In this week’s PKM chat we will be discussing where the concepts of #PKM & #WOL may or may not intersect. It’s the third part of a three part series deep diving into how we think about and use these concepts. You can catch up on weeks one and two here and here.
This week’s framing post is a joint effort between Gail Radeki of Raft Learning and Kate Pinner of Rustic Learning. We have spent some time thinking about both of these concepts and what they mean to us. This is what led us to co-host this next chat as a way to help ourselves and others explain and use both concepts.
I became interested in how #PKM (Harold Jarche style) would fit into #WOL (John Stepper Style) when I noticed my Work Out Loud Circle get a little lost when it came to finding/making contributions. I also noticed that the group would get overwhelmed with how to deal with all the information coming at them from the various social media channels. This is where I thought #PKM could help them as it really teaches you how to seek, make sense of and share the information coming at you. However, I am still unclear how to connect them and when you might use one method over the other – or do they just go hand in hand?
I have done some “noodling” on the topic with my network (background post here and here) and so far this is what we have thought about:
They key for me is figuring out at when I am using the #WOL process to achieve a goal at what point is it helpful to insert the PKM process to help you manage/make sense of the information that is coming at you.
I’m really looking forward to what comes out of this discussion and hopefully it gets me one more step closer in bringing these concepts into my organization.
I come at this discussion from a completely different place. I just plugged into this community in April 2015, after attending a conference where talks by Julian Stodd, Jane Bozarth, and others completely changed my life. That sounds dramatic, but it kind of was. I had just taken on a stand-alone position on the Education team at my organization and discovered that there wasn’t anyone to talk to about my job, what I was learning, what I needed to learn, even about the tools I used (or needed to use).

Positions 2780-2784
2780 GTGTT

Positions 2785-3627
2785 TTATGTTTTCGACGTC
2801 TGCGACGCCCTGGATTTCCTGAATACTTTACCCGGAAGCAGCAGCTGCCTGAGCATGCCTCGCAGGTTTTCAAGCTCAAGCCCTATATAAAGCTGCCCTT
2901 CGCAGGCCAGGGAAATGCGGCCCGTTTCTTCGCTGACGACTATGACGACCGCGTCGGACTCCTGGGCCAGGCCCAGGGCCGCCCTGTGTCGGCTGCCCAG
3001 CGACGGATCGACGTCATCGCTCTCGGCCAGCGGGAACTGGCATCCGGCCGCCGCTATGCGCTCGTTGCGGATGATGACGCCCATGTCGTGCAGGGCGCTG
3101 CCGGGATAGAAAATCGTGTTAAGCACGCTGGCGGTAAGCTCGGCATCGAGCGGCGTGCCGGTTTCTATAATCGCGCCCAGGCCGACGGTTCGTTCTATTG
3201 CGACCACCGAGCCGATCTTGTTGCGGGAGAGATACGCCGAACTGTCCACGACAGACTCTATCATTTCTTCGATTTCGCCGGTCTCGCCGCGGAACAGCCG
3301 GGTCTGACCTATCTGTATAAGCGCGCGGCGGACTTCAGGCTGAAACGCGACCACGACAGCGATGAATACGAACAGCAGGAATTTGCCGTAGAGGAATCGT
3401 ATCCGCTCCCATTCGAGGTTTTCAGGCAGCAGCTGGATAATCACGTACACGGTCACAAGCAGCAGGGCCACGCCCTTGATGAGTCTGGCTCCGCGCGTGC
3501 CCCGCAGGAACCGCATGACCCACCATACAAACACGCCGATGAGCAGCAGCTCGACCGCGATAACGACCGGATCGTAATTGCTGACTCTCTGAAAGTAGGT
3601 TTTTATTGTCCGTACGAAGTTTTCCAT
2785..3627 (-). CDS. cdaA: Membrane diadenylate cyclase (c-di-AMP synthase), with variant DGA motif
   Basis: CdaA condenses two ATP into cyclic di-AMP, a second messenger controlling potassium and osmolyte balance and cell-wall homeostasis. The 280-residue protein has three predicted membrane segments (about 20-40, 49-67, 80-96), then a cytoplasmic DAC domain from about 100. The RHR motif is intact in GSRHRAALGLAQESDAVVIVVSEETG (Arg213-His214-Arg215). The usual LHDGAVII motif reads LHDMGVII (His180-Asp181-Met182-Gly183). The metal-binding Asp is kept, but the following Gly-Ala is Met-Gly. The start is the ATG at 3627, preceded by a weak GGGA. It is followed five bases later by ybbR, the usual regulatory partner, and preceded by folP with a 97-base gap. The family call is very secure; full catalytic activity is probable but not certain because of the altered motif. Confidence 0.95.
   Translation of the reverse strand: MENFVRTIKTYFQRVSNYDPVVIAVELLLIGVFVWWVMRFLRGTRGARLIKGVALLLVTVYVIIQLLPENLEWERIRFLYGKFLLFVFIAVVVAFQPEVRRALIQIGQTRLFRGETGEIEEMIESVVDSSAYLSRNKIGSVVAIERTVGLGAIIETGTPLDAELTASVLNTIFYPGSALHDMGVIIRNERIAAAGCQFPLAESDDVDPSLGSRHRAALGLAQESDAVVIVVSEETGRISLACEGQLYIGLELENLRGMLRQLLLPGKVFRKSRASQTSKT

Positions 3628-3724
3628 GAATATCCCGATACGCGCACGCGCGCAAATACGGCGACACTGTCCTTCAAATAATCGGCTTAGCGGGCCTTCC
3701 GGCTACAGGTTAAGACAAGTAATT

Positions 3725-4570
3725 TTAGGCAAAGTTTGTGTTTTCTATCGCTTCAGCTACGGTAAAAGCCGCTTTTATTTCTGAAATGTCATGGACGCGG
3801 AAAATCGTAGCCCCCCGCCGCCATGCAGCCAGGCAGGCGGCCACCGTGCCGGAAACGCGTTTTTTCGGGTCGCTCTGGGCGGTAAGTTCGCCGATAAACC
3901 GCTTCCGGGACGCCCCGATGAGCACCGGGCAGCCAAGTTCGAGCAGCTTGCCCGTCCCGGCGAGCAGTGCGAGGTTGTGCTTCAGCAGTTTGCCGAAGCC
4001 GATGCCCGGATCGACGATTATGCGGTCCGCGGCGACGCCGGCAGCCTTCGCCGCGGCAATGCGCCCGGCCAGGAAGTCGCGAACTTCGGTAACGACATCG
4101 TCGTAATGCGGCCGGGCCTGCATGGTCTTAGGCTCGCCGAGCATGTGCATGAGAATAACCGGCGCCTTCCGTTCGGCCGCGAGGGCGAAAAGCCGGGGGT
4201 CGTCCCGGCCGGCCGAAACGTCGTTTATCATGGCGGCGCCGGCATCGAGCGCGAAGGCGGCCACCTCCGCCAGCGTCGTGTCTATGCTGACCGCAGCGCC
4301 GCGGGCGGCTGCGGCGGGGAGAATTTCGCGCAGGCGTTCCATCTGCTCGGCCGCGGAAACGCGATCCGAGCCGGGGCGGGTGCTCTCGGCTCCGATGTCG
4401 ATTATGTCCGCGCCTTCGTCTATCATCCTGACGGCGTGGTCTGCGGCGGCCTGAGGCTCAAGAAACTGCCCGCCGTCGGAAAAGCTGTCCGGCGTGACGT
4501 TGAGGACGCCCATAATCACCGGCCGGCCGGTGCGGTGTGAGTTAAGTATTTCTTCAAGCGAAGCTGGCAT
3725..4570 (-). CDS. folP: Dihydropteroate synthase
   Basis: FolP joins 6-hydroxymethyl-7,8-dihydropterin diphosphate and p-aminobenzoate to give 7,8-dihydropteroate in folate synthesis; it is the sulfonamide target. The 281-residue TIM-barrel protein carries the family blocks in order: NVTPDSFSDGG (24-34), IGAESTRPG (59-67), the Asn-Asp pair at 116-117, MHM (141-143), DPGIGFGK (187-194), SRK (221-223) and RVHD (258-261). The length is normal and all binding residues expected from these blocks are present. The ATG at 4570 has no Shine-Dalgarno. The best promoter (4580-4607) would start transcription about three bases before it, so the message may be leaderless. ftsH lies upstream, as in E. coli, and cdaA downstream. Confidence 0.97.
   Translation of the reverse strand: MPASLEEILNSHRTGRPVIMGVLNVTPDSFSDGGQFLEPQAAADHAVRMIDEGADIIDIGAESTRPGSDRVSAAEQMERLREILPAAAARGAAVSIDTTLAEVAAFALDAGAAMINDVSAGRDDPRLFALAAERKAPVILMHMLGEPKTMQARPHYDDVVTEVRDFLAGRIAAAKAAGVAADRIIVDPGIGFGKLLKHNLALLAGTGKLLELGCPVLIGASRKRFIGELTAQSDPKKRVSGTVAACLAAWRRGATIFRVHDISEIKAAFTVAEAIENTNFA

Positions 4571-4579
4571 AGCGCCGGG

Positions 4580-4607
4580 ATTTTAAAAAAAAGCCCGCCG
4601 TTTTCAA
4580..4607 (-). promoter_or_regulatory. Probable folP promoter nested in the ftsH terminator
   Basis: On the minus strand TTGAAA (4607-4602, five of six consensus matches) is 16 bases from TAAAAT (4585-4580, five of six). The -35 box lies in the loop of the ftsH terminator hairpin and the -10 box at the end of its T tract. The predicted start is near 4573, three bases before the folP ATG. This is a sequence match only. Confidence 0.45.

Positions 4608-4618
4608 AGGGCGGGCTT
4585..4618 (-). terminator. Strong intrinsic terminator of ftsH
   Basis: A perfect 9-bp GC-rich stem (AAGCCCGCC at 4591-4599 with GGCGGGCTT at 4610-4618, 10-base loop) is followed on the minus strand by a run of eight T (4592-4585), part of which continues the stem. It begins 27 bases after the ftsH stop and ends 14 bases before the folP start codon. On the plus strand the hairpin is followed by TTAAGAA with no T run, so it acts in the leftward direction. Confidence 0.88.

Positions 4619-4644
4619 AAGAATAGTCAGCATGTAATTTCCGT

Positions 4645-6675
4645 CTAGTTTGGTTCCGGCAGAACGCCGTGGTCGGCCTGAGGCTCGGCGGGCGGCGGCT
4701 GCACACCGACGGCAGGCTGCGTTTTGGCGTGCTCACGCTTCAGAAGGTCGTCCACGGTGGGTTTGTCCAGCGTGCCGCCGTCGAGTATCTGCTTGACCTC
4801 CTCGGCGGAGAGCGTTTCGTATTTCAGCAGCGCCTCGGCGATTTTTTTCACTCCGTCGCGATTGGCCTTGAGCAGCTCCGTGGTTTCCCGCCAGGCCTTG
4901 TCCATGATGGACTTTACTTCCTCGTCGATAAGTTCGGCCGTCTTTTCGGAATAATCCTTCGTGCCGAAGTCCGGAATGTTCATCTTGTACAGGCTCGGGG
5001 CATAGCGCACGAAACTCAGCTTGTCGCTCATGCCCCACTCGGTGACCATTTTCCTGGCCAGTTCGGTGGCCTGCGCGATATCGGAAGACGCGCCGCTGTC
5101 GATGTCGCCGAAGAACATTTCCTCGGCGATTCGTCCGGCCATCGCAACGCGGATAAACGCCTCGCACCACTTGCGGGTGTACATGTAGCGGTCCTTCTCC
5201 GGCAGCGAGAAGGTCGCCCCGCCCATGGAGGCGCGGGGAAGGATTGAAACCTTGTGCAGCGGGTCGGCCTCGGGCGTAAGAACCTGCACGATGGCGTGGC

After the conference a whole world, literally, opened up to me through Twitter chats. Terms I’d never heard before sent me to Google over and over, and the two that stood out to me as most relevant to me on a daily basis were #PKM and #WOL. I started reading blogs and following proponents of variations of both of these concepts, I’ve started John Stepper’s book (but haven’t finished it), bought Jane Bozarth’s book (but haven’t started it yet), and I’ve done a lot of “research” and done A LOT of information hoarding. What I found was that I hit the ground running, didn’t make a plan of any kind, and really didn’t have a way to make sense of it all. Unpacking terms and really thinking about how these concepts fit into both my personal and work lives has been immensely helpful.
Kate and I have talked about the fact that these chats have been a completely selfish attempt to fix our own problems, but I think everyone needs to step back now and then and revisit the basics. We can get so caught up in the details that we forget what we’re actually talking about sometimes. I’m going to copy and paste Kate’s synopsis from above, because I think it at least begins to answer the questions she and I asked that started this journey a few weeks ago:
PKMChat being about Personal Knowledge Management encompass Knowledge lifecycle in general. Our first chat was about learning, acquiring Knowledge. Our second is about sharing it. Week after weeks we will switch from one end of the lifecycle to another while exploring all the channels that could be used: social, formal, writing, videos. Feel free to suggest topics by tweeting to @pkmchat.
Links on Diigo #PKMChat group with TBC tag https://groups.diigo.com/group/pkmchat/content/tag/TBC TBC